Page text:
The Trucking Business III
March 31, 2021
The Trucking Business IV
April 15, 2021

Paving the Way Toward Progress

It’s that New Yorker cartoon, where the doctor says to the patient: “Structurally, you’re sound. It’s your façade that’s crumbling.” When it comes to the nation’s infrastructure, we have crumbling that’s affected both the structure and the façade.

Infrastructure: a starry future?

After decades of neglect, there’s finally some real hope for movement on a newly-proposed $2.25 trillion infrastructure proposal. It holds a broad definition of “infrastructure,” including:

$621 billion for Transportation, improving roads, bridges, railways, public transit, ports, airports and electric vehicles. The goal here is to reduce greenhouse gas emissions, improve air quality, and reduce congestion. Among the residual benefits are reductions in the wear and tear of, say, your rig hitting that pothole or rolling over uneven pavement, damaging wheels and chassis and putting your vehicle out of service, which causes delays and loss of income and opportunity. $174 billion of that is projected as investment in electric vehicles, including rebates, tax incentives, and a network of half a million charging stations.

$400 billion for Home Care, expanding long-term care services for the aged and disabled, with improved wages and better opportunity for care at home. As we approach the infrastructure proposal with a focus on how it affects the transportation industry, think of how this might help the owner-operators and their families, who cannot afford or maintain compassionate home care and grow the business at the same time.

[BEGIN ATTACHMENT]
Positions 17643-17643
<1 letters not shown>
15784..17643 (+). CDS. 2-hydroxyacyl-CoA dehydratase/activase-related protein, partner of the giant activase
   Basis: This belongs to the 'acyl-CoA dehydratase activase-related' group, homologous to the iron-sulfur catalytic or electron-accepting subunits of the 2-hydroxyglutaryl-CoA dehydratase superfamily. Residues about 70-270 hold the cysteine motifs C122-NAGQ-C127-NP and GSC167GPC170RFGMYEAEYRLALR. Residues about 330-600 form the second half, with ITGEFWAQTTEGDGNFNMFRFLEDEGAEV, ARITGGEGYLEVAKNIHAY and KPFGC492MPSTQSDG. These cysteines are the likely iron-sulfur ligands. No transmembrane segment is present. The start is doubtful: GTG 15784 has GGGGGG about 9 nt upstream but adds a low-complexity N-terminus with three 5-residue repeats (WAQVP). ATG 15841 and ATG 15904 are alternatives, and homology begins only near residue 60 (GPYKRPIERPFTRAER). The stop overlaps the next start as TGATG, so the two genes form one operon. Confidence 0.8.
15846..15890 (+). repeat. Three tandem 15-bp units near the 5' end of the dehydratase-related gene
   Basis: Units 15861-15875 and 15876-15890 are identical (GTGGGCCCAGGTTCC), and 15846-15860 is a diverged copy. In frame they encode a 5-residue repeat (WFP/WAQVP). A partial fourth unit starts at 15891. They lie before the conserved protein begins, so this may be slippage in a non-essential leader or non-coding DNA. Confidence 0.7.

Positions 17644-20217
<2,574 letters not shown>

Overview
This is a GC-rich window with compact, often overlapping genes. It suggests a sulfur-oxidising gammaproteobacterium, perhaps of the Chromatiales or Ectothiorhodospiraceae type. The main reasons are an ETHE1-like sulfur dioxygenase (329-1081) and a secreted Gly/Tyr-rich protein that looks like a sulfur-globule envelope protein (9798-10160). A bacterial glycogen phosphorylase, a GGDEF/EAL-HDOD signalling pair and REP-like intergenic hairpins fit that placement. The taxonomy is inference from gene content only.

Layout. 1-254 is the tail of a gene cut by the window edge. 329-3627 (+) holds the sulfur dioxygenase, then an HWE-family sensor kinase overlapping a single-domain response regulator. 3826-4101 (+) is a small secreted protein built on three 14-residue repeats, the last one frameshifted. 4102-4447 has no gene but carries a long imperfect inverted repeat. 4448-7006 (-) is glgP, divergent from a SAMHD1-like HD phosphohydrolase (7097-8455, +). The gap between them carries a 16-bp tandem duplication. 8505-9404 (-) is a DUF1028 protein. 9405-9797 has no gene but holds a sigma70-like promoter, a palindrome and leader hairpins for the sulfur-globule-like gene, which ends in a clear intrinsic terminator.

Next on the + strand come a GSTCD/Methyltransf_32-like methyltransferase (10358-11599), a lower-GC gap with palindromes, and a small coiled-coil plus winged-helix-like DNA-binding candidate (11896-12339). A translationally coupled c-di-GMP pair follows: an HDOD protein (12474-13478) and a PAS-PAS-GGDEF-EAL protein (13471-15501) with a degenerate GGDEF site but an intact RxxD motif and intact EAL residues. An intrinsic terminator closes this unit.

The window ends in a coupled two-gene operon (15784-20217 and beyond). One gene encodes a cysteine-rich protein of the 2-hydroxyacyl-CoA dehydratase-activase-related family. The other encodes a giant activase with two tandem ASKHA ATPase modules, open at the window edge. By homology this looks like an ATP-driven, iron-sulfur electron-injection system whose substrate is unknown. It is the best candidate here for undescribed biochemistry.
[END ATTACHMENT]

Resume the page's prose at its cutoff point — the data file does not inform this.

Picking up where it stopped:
$300 billion for Manufacturing, parts of which have $50 billion for developing semiconductors, $30 billion for medical manufacturing (including better preparedness for any future pandemics), and $46 billion to transition federal vehicles to electric and retrofit buildings for cleaner operations.

$213 for Housing, with the goal here as the building and retrofitting of some two million housing units, with construction and renovation of half a million homes for low-income and middle-income people.

$111 billion for Water, rebuilding the infrastructure for our nation’s water treatment, supply, and delivery.

$100 billion for Digital Infrastructure, expanding Internet access to communities and neighborhoods that currently have limited or no access.

Separately, each of these would seem like a good idea. Together, they would create a fairly comprehensive scenario of Opportunity: better quality of life, better job prospects, better chance to grow business and bank accounts.

And this: as our friends at Transport Topics report, “Stakeholders within the freight industry, business community, environmental organizations, labor interests and advocacy firms have joined various coalitions to raise attention about a need for improving the country’s infrastructure system.”

When the environmentalists and those in the freight industry can share a common cause, we call that progress.